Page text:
As new technologies are developed so we see businesses springing up to capitalise on new market opportunities.
Technology can often create a market need that didn’t previously exist. Before large volumes of data were created, we didn’t need data storage; and before people became wise to the danger of data loss from local-only storage, we didn’t have data storage in the cloud.
New market entrants can move relatively quickly to establish their position and market share when a need arises, and they start from the beginning with a business model devised with the market situation in mind.
For existing companies it can be a different matter. It isn’t always clear which technologies they should back or the business strategy they should adopt. Will a new technology integrate simply into their existing business model? It’s unlikely. Should they build a new business model around the new technology and go up against the start-ups? This can be difficult – start-ups can move faster while incumbents have established systems, processes and staff trained to work in a particular way. Change can be a slow process.
Value and relevance
To avoid the pitfalls when considering whether to adopt new technology, businesses should ask themselves a few important questions. Does it add value for the customer? Does it reduce operating costs? Is it relevant? Will it help us excel in our core competencies?
If it’s yes, it could be worth it. Let’s consider an example.
The automated teller machine (ATM) was a new technology when it was introduced back in the late 1960s and rolled out during the 70s. It took some time for the technology to be widely adopted but now, when we visit the ATM it wouldn’t cross our minds to think about the impact it would have had on the way banks worked at the time. ATMs have become such a fixture in our lives as a way for us to quickly and conveniently get access to cash.
During the adoption phase however, ATMs had an impact on the banking business model. They had to be integrated into the way banks do business with their customers. The banks stood to gain and to lose. They gained business efficiencies and cost reductions through the need for fewer staff to deal with day-to-day low value cash withdrawal transactions, but they lost the opportunity to generate potential additional business that face-to-face time with customers brings. They also stood to generate customer dissatisfaction every time one of their machines didn’t work properly.
On balance, banks adapted their business model favourably with the advent of the ATM. Through them customers are able to self-serve – and perceive value in doing this – while cost-per-transaction is brought down for the banks. Banks stayed relevant by adopting the new technology but remained true to their core business.
As far as potential customer dissatisfaction goes, this can be true of course if machines are out of order but if – as is more often the case – it takes a long time to withdraw money because there’s a queue at the machine, how many people put the blame for their frustration on the person ahead of them in the queue rather than the bank? With a face-to-face transaction it is the bank teller who takes the silent blame, not the fellow customer.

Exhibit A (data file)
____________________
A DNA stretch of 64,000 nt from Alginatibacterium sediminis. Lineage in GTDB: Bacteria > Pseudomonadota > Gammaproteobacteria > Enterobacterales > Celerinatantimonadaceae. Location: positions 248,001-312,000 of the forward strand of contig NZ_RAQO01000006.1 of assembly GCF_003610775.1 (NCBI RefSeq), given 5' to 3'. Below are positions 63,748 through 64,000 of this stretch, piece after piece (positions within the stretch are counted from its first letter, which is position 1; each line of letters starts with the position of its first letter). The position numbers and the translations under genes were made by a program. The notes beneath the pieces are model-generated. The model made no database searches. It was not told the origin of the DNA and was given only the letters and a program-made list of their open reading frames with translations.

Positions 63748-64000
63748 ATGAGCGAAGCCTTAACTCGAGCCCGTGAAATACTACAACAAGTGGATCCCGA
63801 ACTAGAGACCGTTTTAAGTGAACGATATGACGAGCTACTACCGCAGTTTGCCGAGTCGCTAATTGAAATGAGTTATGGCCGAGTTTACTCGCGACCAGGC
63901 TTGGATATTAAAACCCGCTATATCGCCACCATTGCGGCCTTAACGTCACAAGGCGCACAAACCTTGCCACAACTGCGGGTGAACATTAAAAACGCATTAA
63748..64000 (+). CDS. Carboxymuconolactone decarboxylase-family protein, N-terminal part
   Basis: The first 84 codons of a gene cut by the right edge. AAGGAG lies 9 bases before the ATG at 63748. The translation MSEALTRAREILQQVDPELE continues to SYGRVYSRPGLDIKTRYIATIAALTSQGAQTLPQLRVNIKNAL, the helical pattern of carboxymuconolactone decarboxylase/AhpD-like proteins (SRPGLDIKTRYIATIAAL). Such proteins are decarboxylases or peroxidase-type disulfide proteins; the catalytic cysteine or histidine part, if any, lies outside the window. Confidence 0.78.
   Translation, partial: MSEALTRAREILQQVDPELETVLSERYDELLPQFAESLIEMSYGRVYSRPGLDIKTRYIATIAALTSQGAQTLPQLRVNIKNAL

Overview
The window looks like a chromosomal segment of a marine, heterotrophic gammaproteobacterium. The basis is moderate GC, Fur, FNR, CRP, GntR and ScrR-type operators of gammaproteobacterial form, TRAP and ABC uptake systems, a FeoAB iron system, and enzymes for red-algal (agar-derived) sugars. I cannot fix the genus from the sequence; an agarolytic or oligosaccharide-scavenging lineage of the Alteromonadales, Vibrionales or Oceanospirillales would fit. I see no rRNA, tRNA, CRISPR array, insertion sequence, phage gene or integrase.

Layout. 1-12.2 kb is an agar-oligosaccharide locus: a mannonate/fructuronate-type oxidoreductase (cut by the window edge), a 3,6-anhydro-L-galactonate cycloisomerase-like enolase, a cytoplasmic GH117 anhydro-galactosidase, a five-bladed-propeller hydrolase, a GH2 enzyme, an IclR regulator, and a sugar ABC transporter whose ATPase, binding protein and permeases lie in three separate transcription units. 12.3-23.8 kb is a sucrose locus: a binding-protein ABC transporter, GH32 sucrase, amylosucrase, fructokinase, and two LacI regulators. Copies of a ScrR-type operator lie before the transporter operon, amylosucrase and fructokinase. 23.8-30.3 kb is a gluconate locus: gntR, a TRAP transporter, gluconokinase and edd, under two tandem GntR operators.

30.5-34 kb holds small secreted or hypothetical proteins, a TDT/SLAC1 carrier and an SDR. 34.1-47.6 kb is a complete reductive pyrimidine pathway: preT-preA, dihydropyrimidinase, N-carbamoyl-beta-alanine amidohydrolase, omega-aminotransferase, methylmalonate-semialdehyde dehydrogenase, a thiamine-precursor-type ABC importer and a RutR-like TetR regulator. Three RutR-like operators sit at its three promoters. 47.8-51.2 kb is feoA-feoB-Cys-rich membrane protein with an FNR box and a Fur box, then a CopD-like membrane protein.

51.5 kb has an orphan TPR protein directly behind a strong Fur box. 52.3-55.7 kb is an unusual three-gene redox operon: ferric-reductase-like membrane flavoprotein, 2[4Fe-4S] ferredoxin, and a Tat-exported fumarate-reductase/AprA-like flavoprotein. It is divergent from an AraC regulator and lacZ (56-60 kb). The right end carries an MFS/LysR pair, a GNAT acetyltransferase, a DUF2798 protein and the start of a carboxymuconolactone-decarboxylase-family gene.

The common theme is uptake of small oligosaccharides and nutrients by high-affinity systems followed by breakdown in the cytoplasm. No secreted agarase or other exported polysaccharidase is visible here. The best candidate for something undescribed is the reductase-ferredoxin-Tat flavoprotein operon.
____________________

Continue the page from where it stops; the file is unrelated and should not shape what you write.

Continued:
Avoiding the pitfalls
To avoid the pitfalls when adopting new technology, businesses should know the market well, know there they’re going as company, consider the value it will bring to customers and the business, roll it out in sensible stages, and outsource for efficiencies where it makes sense to do so.
All companies need to make sure that they are looking at their products and services critically with a view of how the technology will add value. Will it reduce the cost, improve the quality or provide a set of functions and features that did not exist before? The ‘so what?’ test is very important.
Secondly, pushing the customer base to ‘self-service’ mode using web/mobile will enable scaling of the business. In the last few years we’ve seen the telcos adopt this strategy by cutting call centre support and providing a platform for social support (customers supporting each other) and reducing the cost of subscription.
Small businesses can be better placed to be at the cutting edge when it comes to technology disruption. In fact some of the small companies have now overtaken large giants; Google and Facebook are two examples of how a nimble footed, innovation inspired and technology powered company can do in a short span of time.
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They can be more nimble and agile in adopting a new or altered business model. Medium sized businesses need to be more cautious – they have to demonstrate to customers that they are adding value if they want to keep the existing customer base.
Meanwhile, large businesses need to have a longer-term strategy. They need to maintain their existing business while phasing in a new approach. Working with specialists in technology integration can free up the business to focus on its capabilities in serving the customer.
Change has to be well thought out, executed and sustainable as it isn’t quick or easy to alter course part way through, or to make changes after implementation if the new technology has unexpected consequences.
Sourced from Subramanian Gopalaratnam, global head of innovation and technology, for Xchanging